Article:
I’ve had a lot on my mind and on my plate so I was going to do a quick and easy little dog-themed post but then I woke up this morning and Alan Rickman had passed away. First, I died inside just a little. Then I realized I couldn’t put cute dog pictures up when one of my favorite actors, who brought so many characters to life, was gone.
So I have a short tribute and musings on Severus Snape and the man who made him real.
PLEASE NOTE: This post assumes you have read or seen the Harry Potter series. Let’s be honest, who hasn’t? But disclaimer anyway.
Alan Rickman played a variety of roles and deftly adapted to each new character. He has a wonderful quote:
This quote, I think, applies to real life and day-to-day interactions. You can’t understand what it’s like to be someone else when you’re judging them. And you can tell, too, that he approaches all his characters—no matter how despicable, eccentric, or tortured—with the same openness and acceptance. Professor Snape was no exception.
J.K. Rowling’s brilliance created Severus Snape, perhaps the shining example of complex, nuanced character and how most people are neither good nor evil, there are simply actions and consequences.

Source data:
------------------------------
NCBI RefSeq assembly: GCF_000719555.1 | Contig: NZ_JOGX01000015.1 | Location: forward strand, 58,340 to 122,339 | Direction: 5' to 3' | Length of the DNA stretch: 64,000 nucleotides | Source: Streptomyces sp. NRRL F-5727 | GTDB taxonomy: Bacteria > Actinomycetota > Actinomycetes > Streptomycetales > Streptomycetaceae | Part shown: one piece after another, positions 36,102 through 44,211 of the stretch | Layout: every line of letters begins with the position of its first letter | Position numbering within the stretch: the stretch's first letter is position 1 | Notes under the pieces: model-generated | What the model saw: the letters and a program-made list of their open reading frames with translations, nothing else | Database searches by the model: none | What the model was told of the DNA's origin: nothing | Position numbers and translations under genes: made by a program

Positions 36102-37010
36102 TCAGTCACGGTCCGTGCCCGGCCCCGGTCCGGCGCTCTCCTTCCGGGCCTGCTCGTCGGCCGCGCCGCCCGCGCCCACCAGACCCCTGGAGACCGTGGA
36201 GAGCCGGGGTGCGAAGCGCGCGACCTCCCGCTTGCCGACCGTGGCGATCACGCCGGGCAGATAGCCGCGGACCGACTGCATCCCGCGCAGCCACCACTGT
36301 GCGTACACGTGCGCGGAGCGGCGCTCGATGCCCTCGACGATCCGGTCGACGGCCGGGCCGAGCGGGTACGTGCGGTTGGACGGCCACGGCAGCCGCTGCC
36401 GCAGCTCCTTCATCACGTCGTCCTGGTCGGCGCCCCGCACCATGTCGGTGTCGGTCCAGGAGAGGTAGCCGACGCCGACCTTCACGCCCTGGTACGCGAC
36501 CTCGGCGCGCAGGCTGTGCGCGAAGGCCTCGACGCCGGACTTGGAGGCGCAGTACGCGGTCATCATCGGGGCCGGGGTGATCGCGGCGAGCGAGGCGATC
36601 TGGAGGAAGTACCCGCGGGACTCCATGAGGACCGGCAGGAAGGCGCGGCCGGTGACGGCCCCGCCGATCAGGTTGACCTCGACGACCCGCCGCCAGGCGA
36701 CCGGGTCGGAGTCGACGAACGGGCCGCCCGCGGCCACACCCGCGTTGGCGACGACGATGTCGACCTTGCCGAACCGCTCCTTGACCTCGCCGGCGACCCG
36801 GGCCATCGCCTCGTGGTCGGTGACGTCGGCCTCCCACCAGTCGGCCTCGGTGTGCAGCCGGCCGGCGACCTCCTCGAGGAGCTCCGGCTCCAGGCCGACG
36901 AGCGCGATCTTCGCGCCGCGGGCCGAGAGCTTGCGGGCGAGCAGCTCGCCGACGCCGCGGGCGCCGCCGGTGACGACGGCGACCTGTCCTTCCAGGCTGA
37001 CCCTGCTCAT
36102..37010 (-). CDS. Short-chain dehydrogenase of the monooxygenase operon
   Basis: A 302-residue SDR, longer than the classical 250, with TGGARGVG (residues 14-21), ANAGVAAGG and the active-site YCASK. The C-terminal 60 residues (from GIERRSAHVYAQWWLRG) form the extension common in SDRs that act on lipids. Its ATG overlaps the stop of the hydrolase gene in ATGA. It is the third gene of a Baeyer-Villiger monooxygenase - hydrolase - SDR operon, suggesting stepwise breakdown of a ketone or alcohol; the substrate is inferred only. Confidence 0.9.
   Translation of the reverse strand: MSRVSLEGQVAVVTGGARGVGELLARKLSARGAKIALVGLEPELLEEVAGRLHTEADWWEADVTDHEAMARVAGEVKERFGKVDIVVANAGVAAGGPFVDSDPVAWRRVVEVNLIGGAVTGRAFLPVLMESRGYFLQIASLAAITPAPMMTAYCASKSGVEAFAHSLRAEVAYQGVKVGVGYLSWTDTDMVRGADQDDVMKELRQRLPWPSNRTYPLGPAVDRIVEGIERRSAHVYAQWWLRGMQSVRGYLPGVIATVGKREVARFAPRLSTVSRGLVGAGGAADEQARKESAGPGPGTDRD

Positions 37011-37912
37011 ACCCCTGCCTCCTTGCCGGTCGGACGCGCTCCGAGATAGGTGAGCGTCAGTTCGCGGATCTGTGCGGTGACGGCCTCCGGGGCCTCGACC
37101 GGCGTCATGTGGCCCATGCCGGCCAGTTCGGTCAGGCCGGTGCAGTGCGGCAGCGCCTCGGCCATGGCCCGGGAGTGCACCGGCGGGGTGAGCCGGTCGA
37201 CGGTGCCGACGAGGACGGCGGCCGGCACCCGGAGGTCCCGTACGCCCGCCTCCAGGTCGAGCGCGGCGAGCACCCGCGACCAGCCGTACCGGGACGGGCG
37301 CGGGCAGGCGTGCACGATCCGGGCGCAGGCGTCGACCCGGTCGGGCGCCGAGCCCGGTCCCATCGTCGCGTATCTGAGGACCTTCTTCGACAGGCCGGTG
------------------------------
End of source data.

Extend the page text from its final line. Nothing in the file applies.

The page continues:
I remember how Rowling kept most readers guessing as to Professor Snape’s true loyalty right up until the final book. Sure, everyone hedged their bets one way or another, but after Dumbledore’s death, I think even the strongest Snape supporters had their doubts.
In a series where almost every character is firmly planted on the side of Good OR Evil, Severus Snape was perhaps one of the most real characters to me—something I didn’t fully realize until I read the Harry Potter and the Deathly Hallows. Alan Rickman’s nuanced performance as a man still paying for a selfish mistake by protecting a boy he can’t stand brings the most layered character to life and enhances the character from the book in a way that is truly rare.
We were lucky to have J.K. Rowling write such a complex character and that Alan Rickman came along and portrayed him so masterfully. Join me, readers, in turning to page 394 one last time. And rest in peace, Mr. Rickman. You will be missed.